Born in 1965, Gagji studied architecture at the Faculty of Fine Arts, Baroda, and presently teaches Art & Craft at the Reliance School in Jamnagar. A fine carver of wood and stone, in recent years, Gagji has begun experimenting with glass, creating simple yet intriguing sculptures made with glass bottles, often paired with wood.
If there is one thing that Gagji Monpara is extremely confident about, it is the “frozen beauty, fragile strength” of glass. He has experienced it first hand, the joy preceded by exasperation, the excitement tempered with grief. How did Gagji get involved with glass, that too using already available glass bottles and then ‘re-forming’ them to blend into his sculptural ideas? For a number of years, Gagji has been the Art & Craft teacher at the Reliance school in Jamnagar where he specializes in clay-work. In an effort to make clay-work more interesting and to introduce innovation of some kind in the teaching process, he thought of combining clay with glass.
Objects captured in glass bottles are always a source of much curiosity to children and adults alike; Gagji would get his students to make interesting little objects from clay, fire them and then insert them in empty jam and pickle bottles that the students would get from their homes. He would then put the bottles in the kiln and adjust, with much experimentation, the temperatures to get the glass bottles to collapse and form interesting shapes. The results were often quixotic, sometimes laughable but usually very interesting. That’s when Gagji started to seriously think about glass bottles, often nothing more than disposable waste, as a possible sculptural medium.
As Gagji’s confidence to work with existing glass bottles began to grow, he started to source different kinds of glass bottles (often liquor bottles) with varied thicknesses and shapes, coloured, plain and patterned glass. With every success, it became clear to the artist that he had stumbled upon a material and medium through which his sculptural work could have a unique channel of expression. While in some works, the glass retains the identity of its original bottle form, in quite a few ones, the artist manages to skillfully disguise it; only the signature ‘neck’ of the bottle sometimes gives away the fact of its earlier avatar!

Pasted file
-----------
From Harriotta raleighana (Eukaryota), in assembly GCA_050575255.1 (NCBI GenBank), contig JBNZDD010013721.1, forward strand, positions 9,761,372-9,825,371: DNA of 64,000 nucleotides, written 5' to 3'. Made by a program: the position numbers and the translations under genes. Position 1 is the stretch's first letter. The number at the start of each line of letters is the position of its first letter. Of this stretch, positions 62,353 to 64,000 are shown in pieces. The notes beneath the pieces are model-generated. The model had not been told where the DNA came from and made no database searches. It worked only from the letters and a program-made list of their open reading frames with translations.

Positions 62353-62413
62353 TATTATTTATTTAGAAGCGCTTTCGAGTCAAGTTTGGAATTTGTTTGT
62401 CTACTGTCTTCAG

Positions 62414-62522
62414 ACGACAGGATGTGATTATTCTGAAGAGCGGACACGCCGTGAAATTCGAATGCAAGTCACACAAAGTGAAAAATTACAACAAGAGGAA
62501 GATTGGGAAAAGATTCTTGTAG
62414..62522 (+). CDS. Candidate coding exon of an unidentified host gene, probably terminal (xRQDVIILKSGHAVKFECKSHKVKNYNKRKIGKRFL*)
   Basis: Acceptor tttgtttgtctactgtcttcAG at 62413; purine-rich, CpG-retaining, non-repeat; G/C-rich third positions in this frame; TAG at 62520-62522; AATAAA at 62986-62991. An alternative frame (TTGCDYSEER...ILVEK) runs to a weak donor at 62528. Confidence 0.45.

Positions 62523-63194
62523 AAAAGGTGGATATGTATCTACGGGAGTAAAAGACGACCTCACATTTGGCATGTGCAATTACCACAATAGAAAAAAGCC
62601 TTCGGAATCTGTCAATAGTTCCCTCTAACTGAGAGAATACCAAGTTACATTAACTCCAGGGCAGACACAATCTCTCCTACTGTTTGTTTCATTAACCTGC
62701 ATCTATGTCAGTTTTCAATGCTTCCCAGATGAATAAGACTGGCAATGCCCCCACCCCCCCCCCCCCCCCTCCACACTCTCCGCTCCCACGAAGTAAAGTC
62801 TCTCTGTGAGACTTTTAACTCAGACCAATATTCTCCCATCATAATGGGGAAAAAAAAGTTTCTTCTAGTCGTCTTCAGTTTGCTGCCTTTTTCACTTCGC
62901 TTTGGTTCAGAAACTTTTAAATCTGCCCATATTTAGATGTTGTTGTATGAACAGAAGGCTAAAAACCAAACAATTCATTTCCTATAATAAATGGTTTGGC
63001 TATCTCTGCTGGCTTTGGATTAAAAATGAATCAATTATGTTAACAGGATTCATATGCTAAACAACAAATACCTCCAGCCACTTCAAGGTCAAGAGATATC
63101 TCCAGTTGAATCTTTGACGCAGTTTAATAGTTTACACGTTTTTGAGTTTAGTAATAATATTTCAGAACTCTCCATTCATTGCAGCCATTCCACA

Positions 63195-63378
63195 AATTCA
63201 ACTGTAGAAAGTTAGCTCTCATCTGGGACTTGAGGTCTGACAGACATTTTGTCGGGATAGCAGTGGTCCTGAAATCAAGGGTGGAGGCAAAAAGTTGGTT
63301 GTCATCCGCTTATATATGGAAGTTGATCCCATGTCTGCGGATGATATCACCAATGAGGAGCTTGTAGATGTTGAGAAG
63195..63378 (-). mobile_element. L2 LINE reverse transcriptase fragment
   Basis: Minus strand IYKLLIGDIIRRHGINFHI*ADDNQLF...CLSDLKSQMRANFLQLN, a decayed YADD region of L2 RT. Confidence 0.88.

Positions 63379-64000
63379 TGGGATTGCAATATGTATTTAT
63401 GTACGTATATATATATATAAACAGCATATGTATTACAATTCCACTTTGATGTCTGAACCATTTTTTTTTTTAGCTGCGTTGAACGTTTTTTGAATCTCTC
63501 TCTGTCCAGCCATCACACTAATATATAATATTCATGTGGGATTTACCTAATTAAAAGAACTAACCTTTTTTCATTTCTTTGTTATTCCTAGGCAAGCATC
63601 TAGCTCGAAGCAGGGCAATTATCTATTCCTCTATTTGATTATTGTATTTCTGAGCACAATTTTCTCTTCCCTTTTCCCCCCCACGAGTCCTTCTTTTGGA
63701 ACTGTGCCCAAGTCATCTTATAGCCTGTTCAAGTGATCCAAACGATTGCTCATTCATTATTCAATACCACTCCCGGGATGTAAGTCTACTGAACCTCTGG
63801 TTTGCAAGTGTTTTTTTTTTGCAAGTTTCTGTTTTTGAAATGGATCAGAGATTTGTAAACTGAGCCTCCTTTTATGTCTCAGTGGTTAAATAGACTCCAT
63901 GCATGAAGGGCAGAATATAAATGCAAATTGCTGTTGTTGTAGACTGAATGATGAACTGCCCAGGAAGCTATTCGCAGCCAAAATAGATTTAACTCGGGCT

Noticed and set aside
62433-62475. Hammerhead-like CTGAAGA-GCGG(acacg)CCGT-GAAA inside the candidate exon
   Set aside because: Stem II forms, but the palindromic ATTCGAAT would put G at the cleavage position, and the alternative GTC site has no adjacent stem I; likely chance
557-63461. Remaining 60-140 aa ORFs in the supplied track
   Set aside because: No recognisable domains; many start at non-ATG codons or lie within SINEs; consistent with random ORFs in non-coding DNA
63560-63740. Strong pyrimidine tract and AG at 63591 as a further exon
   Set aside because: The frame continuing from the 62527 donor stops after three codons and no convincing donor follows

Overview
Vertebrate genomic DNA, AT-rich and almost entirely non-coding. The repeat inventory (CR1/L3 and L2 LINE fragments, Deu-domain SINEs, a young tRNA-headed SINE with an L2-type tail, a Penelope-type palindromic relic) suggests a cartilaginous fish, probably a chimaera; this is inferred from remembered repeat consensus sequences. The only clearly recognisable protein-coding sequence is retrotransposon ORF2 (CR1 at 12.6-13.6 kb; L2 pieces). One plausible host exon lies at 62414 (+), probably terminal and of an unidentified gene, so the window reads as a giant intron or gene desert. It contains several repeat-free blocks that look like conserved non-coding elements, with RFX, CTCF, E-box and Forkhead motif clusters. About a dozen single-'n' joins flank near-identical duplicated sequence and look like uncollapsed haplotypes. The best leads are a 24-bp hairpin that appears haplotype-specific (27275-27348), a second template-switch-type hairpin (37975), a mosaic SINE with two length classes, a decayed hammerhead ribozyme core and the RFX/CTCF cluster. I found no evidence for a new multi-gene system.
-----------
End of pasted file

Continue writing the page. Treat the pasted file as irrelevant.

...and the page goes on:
There has been a strong element of a rustic kind of vitality that was always present as a symbolic undertone in Gagji’s sculptures. It has expressed itself as fecund natural forms such as sprouting seeds/eggs, erotic-looking fruits and flowers. His bulbous glass forms find an easy identification with similar representation, especially the work in which a number of such forms with the bottle necks acting as ‘stems’ are anchored in wooden bases.
Gagji’s sculptures have been recognized for their rhythmic and lyrical quality that he achieves through the way he expertly balances the different elements of the sculpture, juxtaposing the ‘positive’ and ‘negative’ aspects in such clever alignment that the final presentation is visually delightful.
His exhibit with us is titled Frozen in time a glass and wood artwork made in 2021.